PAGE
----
Is this behavior destructive? Yes. Let's discuss for a moment vaccines. A "doctor" (who, at the time was but no longer is) published a very faulty study that vaccines (in general) were causing autism. It gained traction through media and has held strongly by people of a certain ilk. The study was peer reviewed and found to be utterly false; so much so that either due to this study and/or other factors (it turns out he was motivated by money to generate this faulty study) the doctor in question had is license banned from practicing medicine in the UK. That doesn't change the fact that the ongoing damage has been done. People believe that vaccines are bad and the ripple affect is that we have deceases returning that have been previously irradicated along with the fact that (combined with politicization) there is a heavy resistance to taking vaccines for COVID-19.

    These are called self-fulfilling prophesies and negativity has real, very lasting consequences.

    Taking to this another slightly different angle. Do you want to be surrounded by negativity? Do you go to places where there is just a bunch of people complaining all the time about this-and-that? Do you think anyone else likes going to gatherings where this takes place? No. Of course not. No one wants to join a community of negativity. So why do you think it is a good idea to continue to be so damned negative? It's exhausting! @CyrusNajmabadi is absolutely correct in his assessment of you. You refuse to take a moment to do any sort of self-reflection. Please, please, please take a moment to do so. And remember the old adage... "If you don’t have anything nice to say, don’t say anything at all."

    I recently started reading about the subject of "Dark Psychology"; you are... very literally... falling deep, deep, deep into several aspects of this type of activity. Please stop.

    None of this takes away from your contributions; with that said, it's difficult to gain momentum and/or contributions from others if you are going to approach your projects from a point of negativity.

    We should be discussing how we can help. What can we do. Where can we affect change. It is OK to see the negativity... but helping to spread it serves what purpose? The problem in your approach is all you are doing is trying to help solidify a narrative. If you believe that VB is dead, then please... shut the hell up and go elsewhere. It's not that hard of a concept. If you want to affect real change, then start by being speaking positively, activity with positivity and accept the helping hands of those doing the same...

    Cory Smith
    @DualBrain

    I remember a Microsoft representative that shared a story with me that has stuck with me for many years; I'll attempt to share it here. The story goes that when he was a Scout Master (for those not familiar, this is a volunteer role that is handling a group of children) he would have a lot of "complaints" about this-and-that from the various parents. This negativity was ongoing and he had a great way of dealing with it within these common meetings where this would occur. He would listen to the problem being raised and, upon the parent finishing with their complaint, he would respond with something along the lines of "so you are volunteering to resolve this".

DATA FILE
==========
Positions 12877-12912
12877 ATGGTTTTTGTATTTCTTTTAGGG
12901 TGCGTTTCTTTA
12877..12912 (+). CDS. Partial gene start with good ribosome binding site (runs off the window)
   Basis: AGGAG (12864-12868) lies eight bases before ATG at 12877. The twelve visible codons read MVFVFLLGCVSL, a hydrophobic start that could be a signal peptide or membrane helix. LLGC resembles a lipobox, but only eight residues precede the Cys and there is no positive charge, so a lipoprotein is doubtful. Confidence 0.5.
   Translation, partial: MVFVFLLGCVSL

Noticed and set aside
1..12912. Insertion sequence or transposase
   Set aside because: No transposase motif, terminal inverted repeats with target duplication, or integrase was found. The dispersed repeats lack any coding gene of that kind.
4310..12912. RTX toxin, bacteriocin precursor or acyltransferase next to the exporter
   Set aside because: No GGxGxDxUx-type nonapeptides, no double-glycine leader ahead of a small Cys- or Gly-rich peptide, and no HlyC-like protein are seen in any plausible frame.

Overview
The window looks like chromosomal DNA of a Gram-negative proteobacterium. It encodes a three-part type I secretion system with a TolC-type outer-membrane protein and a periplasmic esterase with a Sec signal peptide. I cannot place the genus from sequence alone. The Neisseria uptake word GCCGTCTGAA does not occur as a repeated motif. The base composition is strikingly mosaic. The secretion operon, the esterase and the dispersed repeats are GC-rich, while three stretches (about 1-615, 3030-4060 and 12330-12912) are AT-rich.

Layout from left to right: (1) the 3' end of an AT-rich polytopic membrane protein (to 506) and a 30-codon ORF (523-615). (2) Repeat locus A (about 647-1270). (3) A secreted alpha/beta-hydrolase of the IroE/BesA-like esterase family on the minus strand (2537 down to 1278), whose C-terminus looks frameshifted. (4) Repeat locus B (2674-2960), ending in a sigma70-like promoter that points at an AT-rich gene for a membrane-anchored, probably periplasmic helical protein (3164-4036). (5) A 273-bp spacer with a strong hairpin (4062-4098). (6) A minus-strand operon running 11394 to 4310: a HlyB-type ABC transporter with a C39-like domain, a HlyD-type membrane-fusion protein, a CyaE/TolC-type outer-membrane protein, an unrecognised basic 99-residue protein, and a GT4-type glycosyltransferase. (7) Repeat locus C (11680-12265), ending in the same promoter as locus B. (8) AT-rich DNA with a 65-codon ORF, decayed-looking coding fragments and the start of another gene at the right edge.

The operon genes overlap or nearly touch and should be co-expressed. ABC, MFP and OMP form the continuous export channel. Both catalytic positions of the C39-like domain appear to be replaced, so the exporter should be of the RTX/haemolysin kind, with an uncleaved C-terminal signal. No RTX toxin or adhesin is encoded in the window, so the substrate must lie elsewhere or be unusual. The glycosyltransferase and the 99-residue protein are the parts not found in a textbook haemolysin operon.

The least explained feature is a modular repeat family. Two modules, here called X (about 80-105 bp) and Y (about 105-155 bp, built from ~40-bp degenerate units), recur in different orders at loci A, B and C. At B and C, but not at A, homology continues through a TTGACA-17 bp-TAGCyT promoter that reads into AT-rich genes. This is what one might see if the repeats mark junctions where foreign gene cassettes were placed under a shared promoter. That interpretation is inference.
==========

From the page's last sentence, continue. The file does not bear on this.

This illustrates several points:

    • It's really, really, really easy to complain about things - it literally cost nothing and takes near zero effort.
    • It's really, really, really hard to solve many, many, may problems.
    • Most people don't want to put in the effort.
    • Most people simply can't resist complaining.

    Some quotes...

    “Change is inevitable. Change is constant.” – Benjamin Disraeli
    “Be the change you wish to see in the world.” – Mahatma Gandhi
    “If you don’t like something, change it. If you can’t change it, change your attitude.” – Maya Angelou
    “Progress is impossible without change, and those who cannot change their minds cannot change anything.” – George Bernard Shaw
    “Change will not come if we wait for some other person or some other time. We are the ones we’ve been waiting for. We are the change that we seek.” – Barack Obama
    “Change is the law of life. And those who look only to the past or present are certain to miss the future.” – John F. Kennedy
    “The only way to make sense out of change is to plunge into it, move with it, and join the dance.” – Alan Watts
    “When we are no longer able to change a situation – we are challenged to change ourselves.” – Viktor E. Frankl
    “He who is fixed to a star does not change his mind.” – Leonardo da Vinci
    “Sometimes if you want to see a change for the better, you have to take things into your own hands.” – Clint Eastwood
    “We cannot change anything until we accept it. Condemnation does not liberate, it oppresses.” – Carl Jung
    “If you want to change attitudes, start with a change in behavior.” – William Glasser
    “In order to change the world, you have to get your head together first.” – Jimi Hendrix
    “Change the changeable, accept the unchangeable, and remove yourself from the unacceptable.” – Denis Waitley
    “Change your opinions, keep to your principles; change your leaves, keep intact your roots.” – Victor Hugo
    “A lot of people get impatient with the pace of change.” – James Levine
    “When you blame others, you give up your power to change.” – Robert Anthony
    “To change what you get you must change who you are.” – Vernon Howard
    “Any change, even a change for the better, is always accompanied by drawbacks and discomforts.” – Arnold Bennett